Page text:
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HARTFORD, CT — Over the past few days, elected officials have been critical of Eversource’s response to Tropical Storm Isaias, but if past practice is any indication, they will be slow to penalize the utility.

Following Tropical Storm Irene and the late October snowstorm that both left hundreds of thousands of residents without power in 2011, the Public Utility Regulatory Authority, determined that because of the company’s failure to obtain adequate assistance in advance of the second storm, its response was deficient. At the time, Eversource was Connecticut Light & Power, whose parent company, Northeast Utilities, later merged with NSTAR.

In 2012, regulators issued a decision finding that Connecticut Light & Power should be penalized for its poor performance: “… the Authority concludes that CL&P’s performance in the areas regarding communication to customers, other service providers and municipalities was so deficient as to be less than adequate and suitable and to warrant regulatory sanction. This deficiency also involves its lack of preparation of personnel, failure to support municipal liaisons and to reasonably develop and communicate restoration times to customers.”

Regulators called for the financial penalties to be imposed in the company’s next proceeding. The company contested the finding, stretching out the process for another two years until the decision became final near the end of 2014. CL&P was penalized $4.4 million, but still allowed to increase rates.

Regulators wrote in their Dec. 17, 2014 final decision: “This Decision approves the proposed level of $257 million in capital spending, finding that this level of spending is necessary for safety, reliability and maintenance of the franchise.”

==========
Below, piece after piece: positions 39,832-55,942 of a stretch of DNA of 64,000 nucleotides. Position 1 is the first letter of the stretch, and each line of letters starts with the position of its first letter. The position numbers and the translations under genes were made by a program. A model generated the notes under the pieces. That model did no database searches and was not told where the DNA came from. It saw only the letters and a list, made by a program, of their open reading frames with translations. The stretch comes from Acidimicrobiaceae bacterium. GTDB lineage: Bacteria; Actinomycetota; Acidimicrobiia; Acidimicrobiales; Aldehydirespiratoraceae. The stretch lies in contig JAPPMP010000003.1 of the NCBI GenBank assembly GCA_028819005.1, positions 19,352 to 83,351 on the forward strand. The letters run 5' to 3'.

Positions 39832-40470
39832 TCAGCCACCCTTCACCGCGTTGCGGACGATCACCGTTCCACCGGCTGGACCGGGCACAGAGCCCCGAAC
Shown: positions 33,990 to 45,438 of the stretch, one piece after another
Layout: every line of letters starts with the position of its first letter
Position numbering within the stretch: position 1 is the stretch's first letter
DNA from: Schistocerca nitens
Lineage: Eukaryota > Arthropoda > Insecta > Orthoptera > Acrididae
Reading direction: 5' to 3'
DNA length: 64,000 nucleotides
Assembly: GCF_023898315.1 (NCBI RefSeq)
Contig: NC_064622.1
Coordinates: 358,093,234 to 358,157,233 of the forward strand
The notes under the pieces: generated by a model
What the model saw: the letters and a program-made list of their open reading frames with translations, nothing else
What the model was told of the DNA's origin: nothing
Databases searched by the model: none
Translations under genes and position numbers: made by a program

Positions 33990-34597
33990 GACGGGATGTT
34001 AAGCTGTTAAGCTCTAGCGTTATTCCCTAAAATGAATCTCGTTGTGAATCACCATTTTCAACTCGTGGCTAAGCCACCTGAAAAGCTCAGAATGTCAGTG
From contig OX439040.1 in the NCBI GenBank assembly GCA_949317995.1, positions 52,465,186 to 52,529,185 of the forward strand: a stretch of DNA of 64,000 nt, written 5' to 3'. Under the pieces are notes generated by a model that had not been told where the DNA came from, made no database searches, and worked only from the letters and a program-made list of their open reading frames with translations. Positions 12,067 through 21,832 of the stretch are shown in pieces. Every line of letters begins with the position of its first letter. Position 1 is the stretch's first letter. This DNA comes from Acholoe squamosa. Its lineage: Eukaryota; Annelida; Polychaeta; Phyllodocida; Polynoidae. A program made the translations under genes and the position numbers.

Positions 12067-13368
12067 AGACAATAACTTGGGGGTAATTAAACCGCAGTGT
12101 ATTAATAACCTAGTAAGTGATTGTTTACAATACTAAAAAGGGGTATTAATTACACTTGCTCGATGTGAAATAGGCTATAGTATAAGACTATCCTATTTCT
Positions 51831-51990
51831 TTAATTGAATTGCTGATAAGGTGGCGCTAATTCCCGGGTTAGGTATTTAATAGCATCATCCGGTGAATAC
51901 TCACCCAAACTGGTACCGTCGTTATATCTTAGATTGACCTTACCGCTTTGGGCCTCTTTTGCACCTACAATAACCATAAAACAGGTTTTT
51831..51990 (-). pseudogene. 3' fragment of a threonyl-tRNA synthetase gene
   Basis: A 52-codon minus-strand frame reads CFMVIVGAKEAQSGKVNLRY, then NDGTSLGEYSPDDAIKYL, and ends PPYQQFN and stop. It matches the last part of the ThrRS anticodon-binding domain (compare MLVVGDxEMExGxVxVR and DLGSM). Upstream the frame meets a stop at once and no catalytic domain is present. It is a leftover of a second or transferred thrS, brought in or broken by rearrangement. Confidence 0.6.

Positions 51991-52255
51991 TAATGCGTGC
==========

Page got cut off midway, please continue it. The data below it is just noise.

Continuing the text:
The company’s 1.2 million customers in 149 Connecticut cities and towns paid that $257 million to improve the reliability of the grid through their monthly bills.

Following that increase in late 2014, regulators approved another rate increase in 2018, but only allowed half of what the company wanted.

Eversource sought the increase to pay for smart switches, stronger poles and wires and improved tree-trimming to help restore power more quickly following storms.

Now, lawmakers are questioning how the utility spent the ratepayer increases that were supposed to harden the infrastructure and trim the trees to avoid the type of damage the state saw after last week’s storm.

Sen. Norm Needleman, D-Essex, who has been critical of Eversource since he was elected, has called for the resignation of Eversource CEO James Judge.

“While Judge made $19.8 million last year, one of five Eversource executives who made a collective $40 million, his company was caught completely flat-footed, with hundreds of thousands still without power several days after the storm,” Needleman said Saturday.

In comparison, United Illuminating, the other Connecticut utility which serves 17 towns,  will have substantial restoration completed by the weekend. Eversource is predicting substantial restoration by midnight Tuesday, Aug. 11.

“What is even more troublesome is that after a meeting with Governor Ned Lamont shortly after the storm, Mr. Judge refused to speak with reporters, sending out a spokesperson instead,” Needleman said. “Eversource has been widely criticized in the wake of Tropical Storm Isaias, as it has been in the past for its response to similar storms. What has made this even more devastating is their severe underestimation of this storm. They were not prepared at all. This comes as Eversource has, in recent years, requested frequent price increases to support a mitigation process intended to prevent the exact poor response we still see today.”

Marissa Gillett, chairwoman of PURA, said that based on the documents Eversource shared with the state before the storm, the company planned for an outage of between 125,000 and 380,000 customers. That would require them to bring in 500 to 1,600 line crews and restore power within two to six days.

The number of power outages the company experienced exceeded 700,000.

By Sunday night, the utility said there were more than 2,300 line, tree and support crews on the ground as the energy company continues its urgent effort to restore electricity to the remaining 138,000 customers in Connecticut who were without it.